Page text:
Dead rubber? Not against the Aussies
Daniel Gallan says that the Proteas' final World Cup match against Australia is anything but a dead rubber, with a number of narratives coming into play.
MANCHESTER - There are dead rubbers and then there are dead rubbers. The game between the West Indies and Afghanistan on Thursday falls into the former category. With England’s trouncing of New Zealand on Wednesday, today’s clash between Pakistan and Bangladesh can also be described as a dead rubber of this nature.
South Africa’s game against Australia is of the second sort. The difference? The needle. The aggression. The animosity. The unfinished business. The fact that it’s South Africa versus the bloody Aussies and their nasal accents and overt machismo and that there is no such thing as a dead rubber against those punks in yellow. Sure, this might look like one from a distance, but lean in a little closer and you’ll notice that it’s anything but.
Oh, there’s also David Warner and Steve Smith.
In case you need reminding, the last time the two names above took to the field against South Africa was in Cape Town on 25 March 2018. In that third Test, which South Africa won by a landslide 322 runs after bowling out the Aussies for 107 in the fourth innings thanks to a Morne Morkel five-for, Cameron Bancroft was caught with a piece of sandpaper down his trousers.
The incident became a catalyst for introspection and change. Cricket Australia was forced to face the fact that the nation’s favourite sport had become synonymous with arrogance, poor sportsmanship and a win-at-all-costs mentality that had clouded judgements and soured reputations.
Almost a year-and-half later, the fortunes of the two sides couldn’t be more different. Australia are sitting pretty at the top of the World Cup table having lost just one game in eight. South Africa have played like a team that knew elimination from the group stage was an inevitability ever since Hashim Amla was sconed by Jofra Archer in the opening game against England back in May.
But none of this matters. OK, maybe it does a little. But the point is, South Africa have the chance to once again bloody some Aussie noses and remind the world that they are still a force to be reckoned with. There is also the small matter of bidding adieu to a few legends.
Imran Tahir will play his last ODI match tomorrow. The 40-year-old leg spinner has been a revelation in green and gold for eight years. Wild celebrations, exuberant appeals, unpickable googlies; he was the missing ingredient in South Africa’s bowling attack. He entered a world bereft of world-class spin bowlers. He departs having influenced a new generation of tweakers and twirlers capable of mixing it up with the best.
“I am the kind of guy who was never coached and so I want to help people because I never got the help,” he said yesterday when asked if coaching was on the horizon now that his career is coming to an end. “I want to go to the next T20 World Cup, so I’m not done playing, but after that I want to serve my country for the next 15 to 20 years. I have the belief I can pass on my skills.”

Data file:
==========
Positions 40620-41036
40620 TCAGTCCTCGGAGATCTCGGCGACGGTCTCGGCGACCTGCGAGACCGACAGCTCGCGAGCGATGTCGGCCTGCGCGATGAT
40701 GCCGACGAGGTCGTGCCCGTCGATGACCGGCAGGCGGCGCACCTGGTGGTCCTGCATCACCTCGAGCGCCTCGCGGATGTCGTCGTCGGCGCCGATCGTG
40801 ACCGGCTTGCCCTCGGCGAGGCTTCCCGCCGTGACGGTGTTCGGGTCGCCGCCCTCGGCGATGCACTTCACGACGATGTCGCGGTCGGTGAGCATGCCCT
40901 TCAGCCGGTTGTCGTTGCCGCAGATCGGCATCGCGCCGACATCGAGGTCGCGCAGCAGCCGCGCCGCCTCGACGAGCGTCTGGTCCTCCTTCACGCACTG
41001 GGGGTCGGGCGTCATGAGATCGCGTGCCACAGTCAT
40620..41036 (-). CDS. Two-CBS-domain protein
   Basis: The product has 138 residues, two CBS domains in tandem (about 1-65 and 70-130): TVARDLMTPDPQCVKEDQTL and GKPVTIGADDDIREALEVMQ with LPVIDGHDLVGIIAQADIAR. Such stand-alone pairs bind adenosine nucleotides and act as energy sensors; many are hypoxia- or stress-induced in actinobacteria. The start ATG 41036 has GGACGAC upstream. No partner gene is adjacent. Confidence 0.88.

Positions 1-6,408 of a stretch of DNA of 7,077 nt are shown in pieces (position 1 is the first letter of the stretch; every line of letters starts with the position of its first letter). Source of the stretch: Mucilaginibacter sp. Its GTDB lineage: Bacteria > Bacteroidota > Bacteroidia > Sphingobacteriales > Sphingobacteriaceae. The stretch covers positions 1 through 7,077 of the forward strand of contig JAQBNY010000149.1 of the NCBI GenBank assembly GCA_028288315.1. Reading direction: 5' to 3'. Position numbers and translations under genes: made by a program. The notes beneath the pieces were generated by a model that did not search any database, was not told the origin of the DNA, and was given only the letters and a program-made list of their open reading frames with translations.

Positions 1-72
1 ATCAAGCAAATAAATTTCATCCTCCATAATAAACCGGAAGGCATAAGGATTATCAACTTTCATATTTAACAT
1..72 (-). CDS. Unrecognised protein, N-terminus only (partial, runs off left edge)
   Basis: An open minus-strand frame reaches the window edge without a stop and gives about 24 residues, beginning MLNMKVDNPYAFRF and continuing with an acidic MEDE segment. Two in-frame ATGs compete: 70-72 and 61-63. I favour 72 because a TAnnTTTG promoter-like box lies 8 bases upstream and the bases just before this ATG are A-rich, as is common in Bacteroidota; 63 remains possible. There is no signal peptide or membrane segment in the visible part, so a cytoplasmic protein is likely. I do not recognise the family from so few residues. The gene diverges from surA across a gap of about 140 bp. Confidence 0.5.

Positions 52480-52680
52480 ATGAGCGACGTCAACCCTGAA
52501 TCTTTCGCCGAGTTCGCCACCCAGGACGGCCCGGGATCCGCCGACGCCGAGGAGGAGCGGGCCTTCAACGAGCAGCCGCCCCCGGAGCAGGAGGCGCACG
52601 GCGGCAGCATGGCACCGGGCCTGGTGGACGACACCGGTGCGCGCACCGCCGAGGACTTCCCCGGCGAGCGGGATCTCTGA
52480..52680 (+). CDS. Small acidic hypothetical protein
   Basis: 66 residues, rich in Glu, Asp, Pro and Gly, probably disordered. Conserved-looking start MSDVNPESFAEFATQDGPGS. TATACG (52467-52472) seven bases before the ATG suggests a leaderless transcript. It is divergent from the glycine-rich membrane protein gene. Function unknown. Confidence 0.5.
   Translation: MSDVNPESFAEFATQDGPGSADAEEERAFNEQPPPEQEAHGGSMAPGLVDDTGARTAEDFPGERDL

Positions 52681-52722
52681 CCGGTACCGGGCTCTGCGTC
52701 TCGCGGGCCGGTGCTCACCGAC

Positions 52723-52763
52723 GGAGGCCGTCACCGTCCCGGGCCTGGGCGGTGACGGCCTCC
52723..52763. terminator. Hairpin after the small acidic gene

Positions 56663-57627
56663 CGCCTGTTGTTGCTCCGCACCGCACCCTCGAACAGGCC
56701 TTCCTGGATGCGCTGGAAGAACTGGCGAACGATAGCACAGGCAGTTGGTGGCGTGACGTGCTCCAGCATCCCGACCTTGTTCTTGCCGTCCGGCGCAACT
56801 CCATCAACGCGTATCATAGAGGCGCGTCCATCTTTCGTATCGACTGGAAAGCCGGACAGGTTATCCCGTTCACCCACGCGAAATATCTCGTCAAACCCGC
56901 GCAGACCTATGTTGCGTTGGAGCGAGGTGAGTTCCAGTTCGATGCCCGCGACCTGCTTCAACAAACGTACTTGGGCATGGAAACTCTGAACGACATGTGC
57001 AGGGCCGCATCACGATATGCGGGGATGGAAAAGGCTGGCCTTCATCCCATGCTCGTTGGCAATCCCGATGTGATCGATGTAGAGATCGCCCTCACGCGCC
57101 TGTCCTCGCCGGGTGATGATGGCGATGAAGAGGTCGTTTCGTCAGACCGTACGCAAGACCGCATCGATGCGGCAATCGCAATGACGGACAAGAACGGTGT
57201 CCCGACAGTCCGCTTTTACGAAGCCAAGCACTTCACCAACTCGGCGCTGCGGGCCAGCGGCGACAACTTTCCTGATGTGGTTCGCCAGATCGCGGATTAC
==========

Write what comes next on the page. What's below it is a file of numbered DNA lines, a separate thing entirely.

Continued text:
JP Duminy is also stepping down. Before the nine-wicket victory over Sri Lanka last week, he apologised to the nation for his team’s poor performances. Whether or not you believed it necessary, his act was noble.
If he plays against Australia he will end with 199 ODI caps. It will be a somewhat fitting end to a career that never reached the heights his seemingly boundless talent promised. One minute the classy left-hander looked unstoppable. He unfurled cover drives and square cuts and flicks off the hip with the destructive properties of dynamite while moving gracefully like an unfurled roll of silk. Then he would miss a straight one or chip one to cover or spoon one to mid-wicket.
Duminy is the Marmite-Man of South African cricket. You either love him or hate him (not him personally, it should be noted, just his performances on the field). Perhaps this is why he felt the need to apologise.
Questions remain over Hashim Amla’s future. His captain has said he could play for another few years and scores of 80, 55, 41, 51* and 65 in his last nine innings would suggest he is in some sort of touch, but it feels like one of South Africa’s greatest has run his course.
The fastest man to man to 2,000, 3,000, 4,000, 5,000, 6,000 and 7,000 ODI runs deserves to leave on his own terms. But with a handful of youngsters waiting in the wings, project 2023 would do well do get under way as soon as possible and Amla’s presence, revered though it may be, might stifle the progress of Aiden Markram or Janneman Malan.
Tahir outlined that he could continue for another year at least. “My fitness and performances are both still good,” he said. “But the opportunities for youngsters is important. It will be challenging for them but it’s a new team. I want to give them opportunities.”
Tomorrow’s curtain call will be Tahir’s last. The same with Duminy and perhaps Amla. We may have already seen the last of Dale Steyn, though he challenged a fan on Twitter who had already read his last rites, emphasising that he was not done yet. We never got a chance to say goodbye to AB de Villiers and, whatever you may now think of the man, that is a great shame.
We now have the chance to raise a glass and stand to attention and applaud a trio of heroes as they take a bow for the last time in ODI cricket. They’ll be doing so against Australia in a swirl of narratives rich with aggression and needle and unfinished business. There are dead rubbers and then there are dead rubbers. Tomorrow’s game in Manchester is unquestionably one of the latter.
Daniel Gallan is a freelance reporter based in the UK.